The Tasmanian writer Richard Flanagan said he was ashamed to be an Australian. This seemed to be due to the fact that the Australian electorate had chosen four times to elect the Howard government. As well, the Howard government was racist in its intervention in the Northern Territory. The fact that the NT Labor Government had sat on a report documenting the deplorable condition of remote Aboriginal communities subjected to violence, sexual abuse and alcoholism, seemed of no matter to Flanagan. He saw the intervention as a cynical election initiative of Howard’s. If there were votes to be won in fixing Aboriginal problems, surely the solution would have been found years ago. The fact is there are no votes to be won in this sad, ongoing disaster for which the Aborigines themselves share a large part of the blame.
Lindsay Tanner, the fourth member of the panel, was not going to rock the boat although Tony Abbott described him as the ‘next most conservative member of the panel (to him)’. He was content to utter the usual platitudes expected from the audience. He had one bizarre anecdote about three Japanese women coming to Australia to visit his family to apologise for the treatment of Tanner’s father as a POW, but it lacked context.
Whether you like Tony Abbott or not, at least he has the courage of his convictions and a robust belief in the virtues of Australian democracy and is prepared to defend them.
Accusations of labor bias are regularly levelled against the ABC, from Kerry O'Brien through to other journalists who appear to move seamlessly from Labor government advisors to key positions within the ABC.
Former Treasurer Peter Costello joined the debate recently when he said he was hissed on arrival at the ABC studios in Sydney and that the ABC had only one right wing commentator in Perth and no one else.
Costello also complained about the treatment he received at the hands of journalists over the years. The advice he got from his media advisors was never complain because it will only get worse if you do. Kevin Rudd, Julia Gilliard and Wayne Swan would not have any similar grounds for complaint, all three enjoying a dream run with the media.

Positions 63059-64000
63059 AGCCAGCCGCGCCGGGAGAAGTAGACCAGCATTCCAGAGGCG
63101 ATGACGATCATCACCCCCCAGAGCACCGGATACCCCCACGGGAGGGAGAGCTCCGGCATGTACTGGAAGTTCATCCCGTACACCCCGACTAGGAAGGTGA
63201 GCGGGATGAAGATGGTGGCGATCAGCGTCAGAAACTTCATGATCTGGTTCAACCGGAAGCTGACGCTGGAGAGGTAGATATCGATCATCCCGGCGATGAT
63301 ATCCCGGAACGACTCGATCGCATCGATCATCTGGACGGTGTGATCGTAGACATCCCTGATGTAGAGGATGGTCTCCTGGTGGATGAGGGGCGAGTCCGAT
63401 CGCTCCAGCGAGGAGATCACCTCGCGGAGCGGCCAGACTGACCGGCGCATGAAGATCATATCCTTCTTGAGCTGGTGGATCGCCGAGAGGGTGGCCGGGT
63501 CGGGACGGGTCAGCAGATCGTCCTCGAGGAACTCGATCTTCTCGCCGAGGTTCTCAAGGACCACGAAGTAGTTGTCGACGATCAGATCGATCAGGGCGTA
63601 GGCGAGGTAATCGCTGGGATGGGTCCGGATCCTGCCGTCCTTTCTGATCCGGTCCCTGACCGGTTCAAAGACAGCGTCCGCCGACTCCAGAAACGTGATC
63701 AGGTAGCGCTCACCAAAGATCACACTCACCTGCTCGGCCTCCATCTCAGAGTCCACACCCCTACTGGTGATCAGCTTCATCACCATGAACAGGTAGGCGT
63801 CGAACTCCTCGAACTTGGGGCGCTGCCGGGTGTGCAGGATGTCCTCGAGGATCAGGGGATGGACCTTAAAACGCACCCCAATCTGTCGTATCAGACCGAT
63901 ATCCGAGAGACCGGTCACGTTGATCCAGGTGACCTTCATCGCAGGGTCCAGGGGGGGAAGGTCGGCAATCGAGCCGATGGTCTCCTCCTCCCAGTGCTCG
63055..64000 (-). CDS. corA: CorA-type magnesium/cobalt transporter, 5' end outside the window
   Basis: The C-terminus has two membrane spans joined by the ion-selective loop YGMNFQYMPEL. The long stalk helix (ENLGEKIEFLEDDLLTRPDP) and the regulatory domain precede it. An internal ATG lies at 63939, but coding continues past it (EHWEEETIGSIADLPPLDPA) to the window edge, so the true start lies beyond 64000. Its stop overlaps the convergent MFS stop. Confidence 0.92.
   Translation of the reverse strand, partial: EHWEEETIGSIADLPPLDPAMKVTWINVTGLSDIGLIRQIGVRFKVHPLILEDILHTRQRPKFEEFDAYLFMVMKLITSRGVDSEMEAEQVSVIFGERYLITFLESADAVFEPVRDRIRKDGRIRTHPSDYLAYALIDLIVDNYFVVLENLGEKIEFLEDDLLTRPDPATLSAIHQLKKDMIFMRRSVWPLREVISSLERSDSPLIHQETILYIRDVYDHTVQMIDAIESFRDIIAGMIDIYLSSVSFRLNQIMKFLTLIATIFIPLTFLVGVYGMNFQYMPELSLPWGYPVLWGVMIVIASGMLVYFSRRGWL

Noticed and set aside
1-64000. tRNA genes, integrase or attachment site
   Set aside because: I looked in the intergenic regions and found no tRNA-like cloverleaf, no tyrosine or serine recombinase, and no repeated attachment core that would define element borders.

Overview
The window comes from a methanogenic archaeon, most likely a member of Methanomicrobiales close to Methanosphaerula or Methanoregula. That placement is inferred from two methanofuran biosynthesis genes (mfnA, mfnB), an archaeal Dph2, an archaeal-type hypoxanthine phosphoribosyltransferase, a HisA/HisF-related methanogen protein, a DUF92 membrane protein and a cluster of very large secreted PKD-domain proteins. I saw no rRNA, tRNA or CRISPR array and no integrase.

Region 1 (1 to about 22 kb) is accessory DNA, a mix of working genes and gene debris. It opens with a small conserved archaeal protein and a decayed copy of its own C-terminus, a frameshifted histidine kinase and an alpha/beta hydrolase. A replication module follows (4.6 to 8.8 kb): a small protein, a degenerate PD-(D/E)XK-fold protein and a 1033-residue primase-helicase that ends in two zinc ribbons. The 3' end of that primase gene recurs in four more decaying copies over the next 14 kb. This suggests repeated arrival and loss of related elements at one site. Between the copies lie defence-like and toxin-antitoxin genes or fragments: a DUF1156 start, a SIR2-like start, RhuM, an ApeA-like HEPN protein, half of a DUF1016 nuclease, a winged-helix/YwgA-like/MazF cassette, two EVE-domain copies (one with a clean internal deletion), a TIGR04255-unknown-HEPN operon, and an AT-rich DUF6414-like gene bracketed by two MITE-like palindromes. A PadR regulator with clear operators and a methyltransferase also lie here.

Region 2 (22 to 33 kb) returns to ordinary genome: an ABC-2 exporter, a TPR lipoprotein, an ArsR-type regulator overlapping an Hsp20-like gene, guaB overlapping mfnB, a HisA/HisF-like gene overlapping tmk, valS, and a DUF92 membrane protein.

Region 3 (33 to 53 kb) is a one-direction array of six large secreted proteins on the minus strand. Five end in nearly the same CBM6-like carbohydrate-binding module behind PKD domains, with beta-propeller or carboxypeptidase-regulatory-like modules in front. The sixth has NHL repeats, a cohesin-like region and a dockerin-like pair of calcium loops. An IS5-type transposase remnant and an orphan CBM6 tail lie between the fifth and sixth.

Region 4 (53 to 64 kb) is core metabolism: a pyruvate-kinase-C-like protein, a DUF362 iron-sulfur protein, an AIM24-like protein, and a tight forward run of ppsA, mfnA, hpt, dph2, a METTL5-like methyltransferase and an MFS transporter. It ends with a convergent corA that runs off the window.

No doubt, journalists would point to the popularity of the government and its senior ministers in the polls but then reporting of government should not be poll driven but based on facts.
Glenn Milne regularly points out the government's failings, particularly Rudd's breaking of election promises which he said he would never do. Think of fuel and grocery watch and now the dodgy decision to force schools to maintain signs in the school grounds crediting the government with improvements undertaken until after the date of the next election.
The Opposition at least has stirred itself to complain to the Electoral Commission about a possible breach of the electoral advertising laws outside polling booths which are usually in local schools.
Of course, Howard scandalously used public money to promote his government through so called public information programs, so it is a case of the kettle calling the pot black.
Given the opportunity all governments will misbehave, plunder the public purse and advance their partisan position by any means. That's where the fourth estate - the media - is so important but as profits fall in the newspaper and television industries, so does in-depth coverage of politics.
The best broadsheets have cut staff and it is beginning to show in the content they deliver. Just compare the broadsheets with what they were like ten years ago. Go back further and you see how even thinner they are in quality of comment and reporting. Politics is almost being treated like other celebrity news in the entertainment and sports fields. It is personality driven rather than policy driven.
In the same week, the Australian Government announced a $20 million competition for a new tourist slogan for Australia, which set off a lot of soul searching in the mass media.
The Government seemed to want a lot from its slogan, not only should it attract swarms of tourists but also large scale commercial investment. The two aims scarcely seem compatible. Naturally, this debate led to the perennial question as to whether Australia had a national identity let alone one which could be expressed as a Brand.
The Sydney Morning Herald fell back on the cliché that Australia was a ‘young nation in relative adolescence’.
This is nonsense. Australia is a mature nation, one of the world’s oldest continuous democracies. We forged a nation peacefully from six disparate colonies in the 19th century, created new social welfare legislation, developed the country and as part of an empire and democratic coalition fought two world wars and several smaller wars to defend the democratic ideal against the excesses of fascism and communism. Some adolescence!
Meanwhile, The Age claims we are not really a nation at all until we become a republic and change our flag. If you are looking for adolescence look no further than the editorials of The Age.